‘Though immensely fragile, there were real gains over the past 20 years,’ Tony Blair argued, ‘and for anyone who disputes that, read the heart-breaking laments from every section of Afghan society as to what they fear will now be lost. Gains in living standards, education particularly of girls, gains in freedom.’
But that was not the mission. We were not in Afghanistan on a school run.
We invaded for a specific reason – to capture or kill Osama Bin Laden, and destroy his terrorist network. And we succeeded.
The actions we do take have to be part of a clear strategy, with well-defined aims and achievable objectives. What are they here?
So if people now want to change the mission, fine. But then they have to set out clearly what the new one is. Education? According to Unicef, 4.2 million Afghan children are currently out of school, including 2.2 million girls. Gains in living standards? Ten million Afghan children need humanitarian assistance just to survive. Gains in freedom? More than 430,000 Afghan women and children are internally displaced.
Are we simply going to seek to maintain this as the status quo? Is this what ‘mission accomplished’ looks like? And if not, and we want to make additional ‘gains’, how much more blood and how much more treasure are we willing to expend?
‘Just because we can’t do everything, doesn’t mean we shouldn’t do anything?’ claim the critics of our Afghan retreat. And they are right.
But the actions we do take have to be part of a clear strategy, with well-defined aims and achievable objectives. What are they here?
‘We owe a debt to the people of Afghanistan,’ has become another fashionable rallying cry. Fine. But then we also owe one to the people of Iraq. And Libya. And Syria – who we also pledged to defend until Barack Obama decided that he’d let Assad cross his red line on chemical weapons use after all. When do we plan to start to repay our debt to them?
Yes, the critics of our retreat have been passionate and eloquent. Especially those who have served – and watched others die – in Afghanistan’s lonely mountains and dusty streets. But that eloquence cannot wish away the hard choices that have had to be made. And it shouldn’t. Tom Tugendhat delivered one of the great Commons speeches. But his most quoted line was also the most dangerous. ‘Those who have never fought for the colours they fly should be careful about criticising those who have,’ he said.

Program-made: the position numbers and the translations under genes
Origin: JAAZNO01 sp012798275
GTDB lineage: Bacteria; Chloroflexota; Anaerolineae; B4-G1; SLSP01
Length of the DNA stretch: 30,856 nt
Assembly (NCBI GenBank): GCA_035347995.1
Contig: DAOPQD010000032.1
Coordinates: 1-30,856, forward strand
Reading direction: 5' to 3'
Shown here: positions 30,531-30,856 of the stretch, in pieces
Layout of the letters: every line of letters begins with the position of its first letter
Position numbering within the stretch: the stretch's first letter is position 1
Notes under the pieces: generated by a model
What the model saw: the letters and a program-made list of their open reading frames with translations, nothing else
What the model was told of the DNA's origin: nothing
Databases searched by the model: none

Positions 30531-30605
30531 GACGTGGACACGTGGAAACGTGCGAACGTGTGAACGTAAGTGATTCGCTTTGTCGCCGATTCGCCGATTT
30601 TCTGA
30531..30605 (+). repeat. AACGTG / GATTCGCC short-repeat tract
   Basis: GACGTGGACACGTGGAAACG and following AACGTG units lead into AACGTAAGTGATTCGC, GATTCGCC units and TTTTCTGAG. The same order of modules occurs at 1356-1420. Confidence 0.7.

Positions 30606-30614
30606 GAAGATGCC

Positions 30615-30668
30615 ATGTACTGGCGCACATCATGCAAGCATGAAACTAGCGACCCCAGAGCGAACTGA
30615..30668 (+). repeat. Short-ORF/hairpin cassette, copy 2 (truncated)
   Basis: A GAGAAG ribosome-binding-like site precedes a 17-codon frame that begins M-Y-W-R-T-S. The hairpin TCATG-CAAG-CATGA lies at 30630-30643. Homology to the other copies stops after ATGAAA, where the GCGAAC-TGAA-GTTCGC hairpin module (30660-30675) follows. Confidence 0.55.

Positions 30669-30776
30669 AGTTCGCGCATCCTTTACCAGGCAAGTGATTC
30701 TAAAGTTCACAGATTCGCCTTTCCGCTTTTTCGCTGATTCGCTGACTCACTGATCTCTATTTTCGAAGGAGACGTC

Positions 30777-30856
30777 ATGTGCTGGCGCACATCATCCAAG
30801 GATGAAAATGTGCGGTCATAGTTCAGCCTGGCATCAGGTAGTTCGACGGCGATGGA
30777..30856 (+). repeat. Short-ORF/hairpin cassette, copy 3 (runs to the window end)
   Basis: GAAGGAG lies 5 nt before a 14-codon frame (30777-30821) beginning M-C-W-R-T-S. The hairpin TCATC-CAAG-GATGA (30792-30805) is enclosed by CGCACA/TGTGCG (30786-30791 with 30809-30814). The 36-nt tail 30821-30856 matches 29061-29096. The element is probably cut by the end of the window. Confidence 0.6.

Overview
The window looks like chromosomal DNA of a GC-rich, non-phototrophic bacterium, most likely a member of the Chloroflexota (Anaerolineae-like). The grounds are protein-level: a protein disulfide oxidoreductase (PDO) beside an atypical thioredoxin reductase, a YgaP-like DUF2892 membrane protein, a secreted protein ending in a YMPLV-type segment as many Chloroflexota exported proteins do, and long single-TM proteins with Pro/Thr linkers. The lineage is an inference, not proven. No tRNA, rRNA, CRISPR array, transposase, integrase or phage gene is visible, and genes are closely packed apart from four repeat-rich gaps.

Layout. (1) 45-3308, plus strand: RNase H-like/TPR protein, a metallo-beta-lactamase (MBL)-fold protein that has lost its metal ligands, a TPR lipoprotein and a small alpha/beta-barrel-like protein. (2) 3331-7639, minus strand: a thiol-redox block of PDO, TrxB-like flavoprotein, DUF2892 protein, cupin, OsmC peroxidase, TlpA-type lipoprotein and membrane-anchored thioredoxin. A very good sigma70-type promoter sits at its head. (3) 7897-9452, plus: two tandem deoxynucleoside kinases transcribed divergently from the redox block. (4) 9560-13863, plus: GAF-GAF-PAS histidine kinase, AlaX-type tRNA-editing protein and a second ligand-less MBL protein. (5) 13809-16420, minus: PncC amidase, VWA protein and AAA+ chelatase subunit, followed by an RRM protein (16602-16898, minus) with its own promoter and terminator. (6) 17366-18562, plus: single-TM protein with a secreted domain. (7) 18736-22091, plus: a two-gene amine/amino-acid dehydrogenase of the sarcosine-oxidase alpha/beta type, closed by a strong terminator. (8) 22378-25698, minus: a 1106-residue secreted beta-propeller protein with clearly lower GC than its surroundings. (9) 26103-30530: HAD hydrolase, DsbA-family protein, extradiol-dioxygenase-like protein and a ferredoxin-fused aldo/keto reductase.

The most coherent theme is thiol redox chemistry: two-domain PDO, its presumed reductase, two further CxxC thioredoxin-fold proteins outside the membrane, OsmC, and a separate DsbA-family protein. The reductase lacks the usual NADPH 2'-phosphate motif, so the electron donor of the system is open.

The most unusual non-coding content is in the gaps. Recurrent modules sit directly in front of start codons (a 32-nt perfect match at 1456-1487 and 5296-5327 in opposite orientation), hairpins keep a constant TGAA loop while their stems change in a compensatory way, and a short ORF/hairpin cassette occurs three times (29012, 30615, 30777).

But that’s not how it works. Those of us who don’t carry guns do get to scrutinise and, if necessary, criticise the men who do. It’s what sets us apart from the Taliban.
In the United States, the people – and their elected leader – have made their decision. They want to withdraw. And not just from Afghanistan. There will be times in the future when America judges its strategic interest requires it to again act as the world’s policeman. But it is no longer going to act as the world’s social worker.
Boris recognises this reality, even if his critics cannot. So Tony Blair can continue to dream of a world where democracy and justice are administered at the point of a US Air Force drone.
Others can fantasise about a European Army – presumably with the likes of Emmanuel Macron, Viktor Orban and Micheal Martin in joint command – charging gallantly into the Hindu Kush, and sweeping out the Taliban in the name of civil liberties.
But someone has to deal with the world as it actually is. And away from the playschool politicking about sunloungers and missed phone calls, Boris and Dominic Raab are at least attempting to do that.
Which is just as well. Because despite the anguished reaction, soon our gaze, and that of the rest of the world, will be elsewhere.
In May, Isis-K terrorists detonated bombs outside a school in Kabul – 68 people were killed, most of them schoolgirls between the ages of 11 and 13. There was no emergency debate in Parliament. There was no Twitter storm. There were no urgent demands to save the people of Afghanistan from the Taliban’s clutches.
The days of paying – and being asked to pay – the ‘blood price’ to maintain our special relationship with the United States have ended.
And, as a result, Tony Blair’s forever war is finally over. Whether he likes it or not.